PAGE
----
Reverse Engineering Companies and the Evolution of CT Scanning Equipment

December 16, 2015 by - Computed tomography scan, Geometric dimensioning and tolerancing, Industrial digital radiography

3d ct

Let us say that you buy a pump and its performance deteriorates slightly over time. Imagine if the manufacturing company could then take accurate digital images and measurements of the impeller in your pump, juxtapose that data with the data from newly minted machine, and make corrections and repairs. This is the world of reverse engineering companies, that routinely use modern technologies such as 3D scanning achieved through laser scanners, X-Ray inspection, industrial CT scanning or structured light digitizers.

Simply put, reverse engineering companies use the latest 3D scanning technologies, feed the results into 3D modeling software, and use the insight gained for multiple purposes including product design, package design, research and development and much more. As the required hardware become smaller and more convenient for use and the software solutions become more integrated, reverse engineering services gain more and more ground in important industrial areas.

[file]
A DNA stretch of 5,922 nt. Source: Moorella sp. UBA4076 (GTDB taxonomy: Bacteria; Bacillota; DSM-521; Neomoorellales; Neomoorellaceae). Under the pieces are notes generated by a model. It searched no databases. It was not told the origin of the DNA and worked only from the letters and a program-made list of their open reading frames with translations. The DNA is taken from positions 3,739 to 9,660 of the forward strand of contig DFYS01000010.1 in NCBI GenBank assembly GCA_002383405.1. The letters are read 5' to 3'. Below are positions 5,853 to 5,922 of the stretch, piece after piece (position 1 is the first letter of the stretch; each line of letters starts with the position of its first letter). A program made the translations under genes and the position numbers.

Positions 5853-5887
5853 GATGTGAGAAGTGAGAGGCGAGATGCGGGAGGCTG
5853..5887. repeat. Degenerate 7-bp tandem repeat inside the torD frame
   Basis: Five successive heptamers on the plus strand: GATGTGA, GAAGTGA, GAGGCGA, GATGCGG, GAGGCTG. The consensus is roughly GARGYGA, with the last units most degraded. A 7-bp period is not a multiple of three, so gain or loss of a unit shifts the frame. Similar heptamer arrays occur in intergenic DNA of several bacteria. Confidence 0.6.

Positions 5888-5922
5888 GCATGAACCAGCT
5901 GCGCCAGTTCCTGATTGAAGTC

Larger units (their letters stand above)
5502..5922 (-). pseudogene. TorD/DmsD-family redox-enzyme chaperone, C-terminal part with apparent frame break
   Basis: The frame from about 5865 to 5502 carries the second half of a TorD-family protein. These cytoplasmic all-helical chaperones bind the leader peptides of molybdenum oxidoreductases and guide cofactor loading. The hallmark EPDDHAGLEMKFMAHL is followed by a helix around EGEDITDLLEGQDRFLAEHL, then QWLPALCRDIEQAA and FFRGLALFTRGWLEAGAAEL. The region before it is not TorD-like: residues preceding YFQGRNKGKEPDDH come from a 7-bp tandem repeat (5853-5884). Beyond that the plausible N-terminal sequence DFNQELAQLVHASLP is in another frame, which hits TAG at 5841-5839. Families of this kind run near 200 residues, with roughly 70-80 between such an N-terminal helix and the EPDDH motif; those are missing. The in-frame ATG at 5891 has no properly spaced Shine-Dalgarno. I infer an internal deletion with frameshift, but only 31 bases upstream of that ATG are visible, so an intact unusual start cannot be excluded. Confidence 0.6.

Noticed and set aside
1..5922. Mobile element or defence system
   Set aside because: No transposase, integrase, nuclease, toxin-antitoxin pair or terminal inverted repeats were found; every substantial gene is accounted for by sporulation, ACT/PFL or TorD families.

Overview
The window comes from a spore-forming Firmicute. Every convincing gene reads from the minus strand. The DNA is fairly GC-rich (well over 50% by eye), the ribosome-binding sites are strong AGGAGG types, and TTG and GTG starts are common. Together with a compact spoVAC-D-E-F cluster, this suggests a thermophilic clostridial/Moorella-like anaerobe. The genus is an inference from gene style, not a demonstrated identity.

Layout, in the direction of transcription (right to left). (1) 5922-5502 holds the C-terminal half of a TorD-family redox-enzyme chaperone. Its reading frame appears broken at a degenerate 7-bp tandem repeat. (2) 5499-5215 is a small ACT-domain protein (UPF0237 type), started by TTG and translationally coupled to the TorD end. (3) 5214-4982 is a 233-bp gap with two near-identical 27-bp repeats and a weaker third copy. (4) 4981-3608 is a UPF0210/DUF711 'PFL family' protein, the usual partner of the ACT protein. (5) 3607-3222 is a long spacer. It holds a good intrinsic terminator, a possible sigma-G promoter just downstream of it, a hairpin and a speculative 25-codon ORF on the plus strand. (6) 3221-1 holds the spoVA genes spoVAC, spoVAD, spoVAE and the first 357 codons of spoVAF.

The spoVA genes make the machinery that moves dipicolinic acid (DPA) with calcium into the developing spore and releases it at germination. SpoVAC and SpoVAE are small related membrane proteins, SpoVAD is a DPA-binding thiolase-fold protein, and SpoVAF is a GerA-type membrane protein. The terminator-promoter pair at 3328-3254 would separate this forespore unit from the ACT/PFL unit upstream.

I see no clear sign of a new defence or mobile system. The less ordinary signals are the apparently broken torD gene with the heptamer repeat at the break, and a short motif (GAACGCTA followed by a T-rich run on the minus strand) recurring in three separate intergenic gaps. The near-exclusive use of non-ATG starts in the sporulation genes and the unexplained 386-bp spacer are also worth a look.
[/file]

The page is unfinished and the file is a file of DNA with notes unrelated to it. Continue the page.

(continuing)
CT Scanning in Reverse Engineering

Three-dimensional digital imaging technology is what makes reverse engineering tick. Using specially built imaging machines, accurate digital representations of objects can be acquired, which can then be loaded in CAD programs and fine-tuned or used for inspection.

CT or Computerized Tomography, as a technology, has been in use for quite some time now,although it has progressed leaps and bounds when it comes to efficiency and effectiveness. In essence, a CT scanner processes multiple X-ray images, which can be captured as quickly as 30 frames per second, and produces a resolved image which can be viewed on a monitor or printed out. The technology has moved away extremely fast. Whereas it would take many hours to generate individual slices before, latest CT scanners can form complete models in a matter of seconds. With the increased integration of 3D modeling software and the advent of miniaturization in the field, the future of reverse engineering looks to be solid.

Reverse engineering companies have a lot to offer across multiple industries, which can include medicine and healthcare, automotive, aerospace, geology and energy production verticals. Important business-critical processes like product inspection and failure inspection can now be accomplished better, quicker and more efficiently with the help of these companies.

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